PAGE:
I cover my new chosen area (which usually starts out very grassy, weedy, compacted and rocky) with a layer of newspaper and then I cover that with compost and maple leaves, manure and straw, wood ashes from the wood stove, chopped up nettles from beside the pond, grass clippings, whatever is in season when I'm inspired to make the new growing bed,(or if I'm ambitious and organized, I stockpile good stuff all year). Then I put it out of my mind for a few months and move on to other things.
I come back to it in 6-8 months (even up to a year sometimes) with a pitchfork and turn over the mulches and newspaper (which have started to break down in place), mix them up, remove rocks, add more compost on top and that is the birth of a lovely new garden bed. Now the lettuce seeds can be planted!

For the new food grower, this will be the beginning of an exciting adventure of learning to do by doing. Do the best you can in the place where you are and be kind. Sow some seeds and see what happens. Start another bed the same way right beside the first one!

Mistakes and crop failures will happen. The first time I planted lettuce seeds in my new bed, the new seedlings began to wilt and die. I was very disappointed. That's how I learned that I had wireworms in my soil and now I know more than I ever wanted to know about wireworms. But even though many plants died, I still had some delicious salads!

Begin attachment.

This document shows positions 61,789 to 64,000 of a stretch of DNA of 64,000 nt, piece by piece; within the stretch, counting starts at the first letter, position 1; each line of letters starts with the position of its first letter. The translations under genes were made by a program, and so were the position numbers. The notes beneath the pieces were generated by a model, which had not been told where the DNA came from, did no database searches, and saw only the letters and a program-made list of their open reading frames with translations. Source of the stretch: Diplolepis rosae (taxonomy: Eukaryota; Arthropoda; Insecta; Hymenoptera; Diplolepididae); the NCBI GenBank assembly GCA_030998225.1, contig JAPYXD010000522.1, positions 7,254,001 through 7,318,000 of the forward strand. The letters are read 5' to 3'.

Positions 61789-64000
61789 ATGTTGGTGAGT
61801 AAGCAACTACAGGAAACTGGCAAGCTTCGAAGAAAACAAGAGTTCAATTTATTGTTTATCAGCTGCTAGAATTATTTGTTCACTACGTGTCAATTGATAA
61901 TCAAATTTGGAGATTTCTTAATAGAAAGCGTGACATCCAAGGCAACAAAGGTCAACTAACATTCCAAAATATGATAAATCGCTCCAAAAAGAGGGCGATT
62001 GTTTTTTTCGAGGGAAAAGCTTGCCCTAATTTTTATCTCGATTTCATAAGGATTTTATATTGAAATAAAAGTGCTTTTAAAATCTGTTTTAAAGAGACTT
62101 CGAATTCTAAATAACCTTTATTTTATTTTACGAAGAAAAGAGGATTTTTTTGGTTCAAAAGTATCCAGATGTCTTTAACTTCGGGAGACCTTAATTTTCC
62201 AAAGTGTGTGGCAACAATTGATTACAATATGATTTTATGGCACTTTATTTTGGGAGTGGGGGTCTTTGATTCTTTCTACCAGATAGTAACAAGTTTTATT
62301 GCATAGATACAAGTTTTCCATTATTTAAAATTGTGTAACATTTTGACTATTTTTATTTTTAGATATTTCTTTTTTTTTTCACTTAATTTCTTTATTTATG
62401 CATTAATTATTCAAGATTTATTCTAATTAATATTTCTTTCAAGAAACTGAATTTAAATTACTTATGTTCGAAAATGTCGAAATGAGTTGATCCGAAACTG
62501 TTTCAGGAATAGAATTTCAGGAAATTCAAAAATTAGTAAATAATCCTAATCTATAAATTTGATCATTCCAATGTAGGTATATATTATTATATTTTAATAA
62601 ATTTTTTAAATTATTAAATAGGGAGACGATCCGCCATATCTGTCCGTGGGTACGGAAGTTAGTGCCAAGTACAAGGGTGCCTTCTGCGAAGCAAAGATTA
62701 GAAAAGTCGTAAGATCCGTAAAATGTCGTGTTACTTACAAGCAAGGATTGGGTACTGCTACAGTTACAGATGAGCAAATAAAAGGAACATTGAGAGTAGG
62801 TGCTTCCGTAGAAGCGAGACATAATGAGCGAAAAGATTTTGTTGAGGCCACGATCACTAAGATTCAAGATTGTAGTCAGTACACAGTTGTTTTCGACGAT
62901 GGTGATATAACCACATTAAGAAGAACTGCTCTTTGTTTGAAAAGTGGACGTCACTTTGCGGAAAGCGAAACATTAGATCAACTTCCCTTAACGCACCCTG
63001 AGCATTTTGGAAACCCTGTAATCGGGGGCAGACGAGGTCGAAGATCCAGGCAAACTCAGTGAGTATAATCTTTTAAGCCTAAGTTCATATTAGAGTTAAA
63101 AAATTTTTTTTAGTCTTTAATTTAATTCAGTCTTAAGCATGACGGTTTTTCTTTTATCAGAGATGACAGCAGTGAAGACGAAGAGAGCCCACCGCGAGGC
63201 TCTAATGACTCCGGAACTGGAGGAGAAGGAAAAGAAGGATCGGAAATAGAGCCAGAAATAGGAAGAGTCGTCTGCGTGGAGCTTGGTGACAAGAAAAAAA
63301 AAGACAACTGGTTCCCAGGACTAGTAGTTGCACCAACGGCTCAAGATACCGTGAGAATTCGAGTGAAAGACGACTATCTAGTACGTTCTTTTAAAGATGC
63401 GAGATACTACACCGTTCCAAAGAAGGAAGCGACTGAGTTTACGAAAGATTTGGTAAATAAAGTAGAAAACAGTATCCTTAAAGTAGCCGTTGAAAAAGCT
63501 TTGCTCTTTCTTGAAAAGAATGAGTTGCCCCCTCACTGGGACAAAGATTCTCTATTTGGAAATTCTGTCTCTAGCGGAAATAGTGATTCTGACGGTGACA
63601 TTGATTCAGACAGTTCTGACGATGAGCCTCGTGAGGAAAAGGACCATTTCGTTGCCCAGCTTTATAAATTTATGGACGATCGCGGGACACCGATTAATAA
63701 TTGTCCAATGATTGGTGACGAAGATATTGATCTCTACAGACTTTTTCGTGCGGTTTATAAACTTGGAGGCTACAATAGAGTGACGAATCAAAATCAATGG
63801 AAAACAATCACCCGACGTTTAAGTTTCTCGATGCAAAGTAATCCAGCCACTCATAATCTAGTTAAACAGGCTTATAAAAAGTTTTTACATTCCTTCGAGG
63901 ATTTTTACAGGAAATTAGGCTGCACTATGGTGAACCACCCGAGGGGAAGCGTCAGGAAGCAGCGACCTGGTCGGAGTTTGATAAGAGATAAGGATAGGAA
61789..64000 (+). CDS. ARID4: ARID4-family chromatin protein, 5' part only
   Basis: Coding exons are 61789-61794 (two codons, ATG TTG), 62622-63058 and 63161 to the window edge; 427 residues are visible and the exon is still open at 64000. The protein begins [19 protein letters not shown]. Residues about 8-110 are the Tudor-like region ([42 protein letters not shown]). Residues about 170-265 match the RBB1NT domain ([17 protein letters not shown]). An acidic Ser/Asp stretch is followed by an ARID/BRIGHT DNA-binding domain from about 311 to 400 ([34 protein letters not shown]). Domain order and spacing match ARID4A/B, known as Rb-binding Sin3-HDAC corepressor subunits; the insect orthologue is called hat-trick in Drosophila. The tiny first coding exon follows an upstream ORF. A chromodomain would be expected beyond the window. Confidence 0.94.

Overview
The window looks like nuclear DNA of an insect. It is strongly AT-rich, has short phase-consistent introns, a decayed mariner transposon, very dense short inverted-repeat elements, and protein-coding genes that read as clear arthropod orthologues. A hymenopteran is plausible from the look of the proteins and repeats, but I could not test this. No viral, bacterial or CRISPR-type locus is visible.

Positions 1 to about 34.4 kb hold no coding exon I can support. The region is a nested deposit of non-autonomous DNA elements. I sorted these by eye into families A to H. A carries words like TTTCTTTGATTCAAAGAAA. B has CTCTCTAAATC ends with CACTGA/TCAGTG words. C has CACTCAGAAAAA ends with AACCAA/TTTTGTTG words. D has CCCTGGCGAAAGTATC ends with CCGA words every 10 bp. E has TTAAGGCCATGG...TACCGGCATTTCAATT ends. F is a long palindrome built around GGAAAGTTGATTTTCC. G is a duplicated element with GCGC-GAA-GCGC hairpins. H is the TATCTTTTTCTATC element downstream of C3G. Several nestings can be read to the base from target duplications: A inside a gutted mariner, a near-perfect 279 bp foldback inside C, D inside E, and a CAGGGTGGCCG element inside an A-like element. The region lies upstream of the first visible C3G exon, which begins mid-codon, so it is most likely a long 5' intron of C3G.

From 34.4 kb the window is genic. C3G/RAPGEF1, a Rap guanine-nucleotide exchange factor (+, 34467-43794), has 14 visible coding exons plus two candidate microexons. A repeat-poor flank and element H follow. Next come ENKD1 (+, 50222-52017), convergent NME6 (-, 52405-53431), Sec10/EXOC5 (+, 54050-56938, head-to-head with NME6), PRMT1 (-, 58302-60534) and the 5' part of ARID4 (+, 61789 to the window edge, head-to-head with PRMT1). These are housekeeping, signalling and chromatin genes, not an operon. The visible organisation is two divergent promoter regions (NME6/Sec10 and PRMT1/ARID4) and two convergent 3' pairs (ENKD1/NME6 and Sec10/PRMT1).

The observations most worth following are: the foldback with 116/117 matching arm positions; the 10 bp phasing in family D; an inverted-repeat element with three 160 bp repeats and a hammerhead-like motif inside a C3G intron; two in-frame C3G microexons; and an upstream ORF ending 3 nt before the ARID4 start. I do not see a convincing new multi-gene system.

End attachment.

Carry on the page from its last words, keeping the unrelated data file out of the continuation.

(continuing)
I've noticed that for me, gardening is most enjoyable when I think ahead and give it lots of time. Maybe this is true for all of us.
So fine tune your new beds over a couple years. Over the years, as compost is added, the soil will get so beautiful, you can dig out the rocks little by little and you can find the way of gardening that is best for you.
It takes time.

Self-study is one of my favourite things. This year, during the dark and rainy days of winter, spend a few evenings reading a book about how to build a garden plot. Two good ones that I like are "Square Foot Gardening" by Mel Bartholomew and "Lasagna Gardening" by Patricia Lanza.
I'm wishing you fun and inspiration!

1 comment:

  1. I really enjoyed reading your blog. Your writing certainly conveys the passion you have for what you do. Sam is the gardener in the family but now I feel a little more inspired so maybe she'll get more help with the weeding this year : )